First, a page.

The Doctor in The Big Bang said he hated repeats. What could he have been scared of repeating? The War Doctor.
The very title, The Name of the Doctor. Fans were in holy uproar that Moffat would give the Doctor an actual name after fifty years of Doctor Who. But the title never had anything to do with the Doctor's given name, but the name he chose for himself. It's all about the name of "the Doctor" itself. and inferring the horrible thing's he'd once done that made him renounce the name of The Doctor. We were told we would hear "The Name of the Doctor" in the episode and we did, those exact words.
The title of the episode is a perfectly logical reference to the Doctor's greatest secret. After all, if this particular regeneration isn't worthy of being called "the Doctor", what's his name?
In the Expanded Universe, the Great Intelligence is stated to be Yog-Sothoth, an outer god said to exist at all points of time and space. Where the Doctor is concerned, that literally is what it is.
While we later find out there's a somewhat more scientific explanation for the size of the Doctor's tomb, at the same time, it's somewhat appropriate considering that the size of the gravestones on Trenzalore are said to denote someone's position and rank during that final battle. Whoever erected those graves must have decided to leave the TARDIS where it was, finding it fitting that the Doctor's grave should tower over all of them!
Artron Energy is absorbed by all those who travel through the Time Vortex and has been mentioned as causing some physiological changes. The Doctor mentions he's probably experienced the most time travel of anyone in all of history (which coming from a man whose race made time travel their hat, says something), meaning that because of his long-term exposure, his readings must be off the charts! Taking all of this into account, no wonder his "body" is a Negative Space Wedgie!.
When the Great Intelligence was condemning the Doctor for all the aliens he has butchered, it seemed odd that he would miss the Sontarans even though one of them was present. That's because, as a Sontaran, Strax would then have the moral right to deny him, while nobody present had the right to speak for, say, the Sycorax. Why give them that opportunity? Not to mention that the Sontarans wouldn't consider all the deaths their race has suffered at the Doctor's hands to be an atrocity, but noble sacrifices who have fallen in glorious battle with a Worthy Opponent! After all, these are the guys who actually wanted to fight in the Time War and were furious when they weren't allowed to. Sontarans love the Doctor's talent for destruction.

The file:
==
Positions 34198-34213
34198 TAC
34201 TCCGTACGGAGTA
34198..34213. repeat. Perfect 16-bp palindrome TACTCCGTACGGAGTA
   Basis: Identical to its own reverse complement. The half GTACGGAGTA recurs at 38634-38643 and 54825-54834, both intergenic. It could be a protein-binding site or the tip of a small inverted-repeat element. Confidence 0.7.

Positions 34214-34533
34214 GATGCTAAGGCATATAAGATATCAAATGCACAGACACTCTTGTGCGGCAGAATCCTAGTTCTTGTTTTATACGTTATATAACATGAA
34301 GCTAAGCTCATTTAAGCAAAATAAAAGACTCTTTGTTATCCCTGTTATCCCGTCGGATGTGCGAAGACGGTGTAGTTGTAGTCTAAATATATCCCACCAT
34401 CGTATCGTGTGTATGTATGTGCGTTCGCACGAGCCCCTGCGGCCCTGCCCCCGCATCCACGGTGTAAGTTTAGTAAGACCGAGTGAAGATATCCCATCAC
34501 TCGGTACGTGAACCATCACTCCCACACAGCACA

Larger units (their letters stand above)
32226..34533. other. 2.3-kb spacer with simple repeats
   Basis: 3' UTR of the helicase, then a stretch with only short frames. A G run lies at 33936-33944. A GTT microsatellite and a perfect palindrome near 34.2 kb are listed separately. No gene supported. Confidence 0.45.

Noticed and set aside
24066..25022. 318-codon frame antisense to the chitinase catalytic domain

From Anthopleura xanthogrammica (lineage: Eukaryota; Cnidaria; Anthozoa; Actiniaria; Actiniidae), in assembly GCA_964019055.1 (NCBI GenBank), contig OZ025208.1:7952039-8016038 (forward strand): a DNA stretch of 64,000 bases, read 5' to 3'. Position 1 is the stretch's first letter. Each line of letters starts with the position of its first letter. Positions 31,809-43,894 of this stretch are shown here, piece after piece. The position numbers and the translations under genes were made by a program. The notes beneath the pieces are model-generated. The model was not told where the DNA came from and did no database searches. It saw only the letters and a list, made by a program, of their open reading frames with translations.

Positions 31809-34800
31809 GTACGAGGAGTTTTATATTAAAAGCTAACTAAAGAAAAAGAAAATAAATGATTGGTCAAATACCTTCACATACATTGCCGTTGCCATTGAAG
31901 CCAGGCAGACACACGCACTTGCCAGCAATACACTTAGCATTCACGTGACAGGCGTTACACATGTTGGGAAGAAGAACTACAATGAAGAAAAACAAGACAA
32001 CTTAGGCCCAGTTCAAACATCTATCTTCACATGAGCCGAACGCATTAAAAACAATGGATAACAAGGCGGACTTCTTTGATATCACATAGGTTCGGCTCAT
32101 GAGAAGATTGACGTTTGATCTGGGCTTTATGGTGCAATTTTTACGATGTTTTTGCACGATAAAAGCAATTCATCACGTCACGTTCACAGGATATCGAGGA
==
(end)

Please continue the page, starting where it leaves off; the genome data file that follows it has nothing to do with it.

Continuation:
Peace and Sanity are two words that don't get associated with the Doctor.
The Doctor's fear of Trenzalore, because of his tomb existing there, in addition to the fact that he`s doing something that time travelers should never do. Something that represents his end. As River Song pointed out, the Doctor hates endings. Which is why he (usually)never visits past companions (except, of course, when his 'death' approached him in series 6 and his actual death approached him in The End of Time) out of fear of endings.
Take a look at this line from the Great Intelligence, knowing what we know by the end of the episode.
The Great Intelligence: For me, peace at last. For you, a worldofhurt.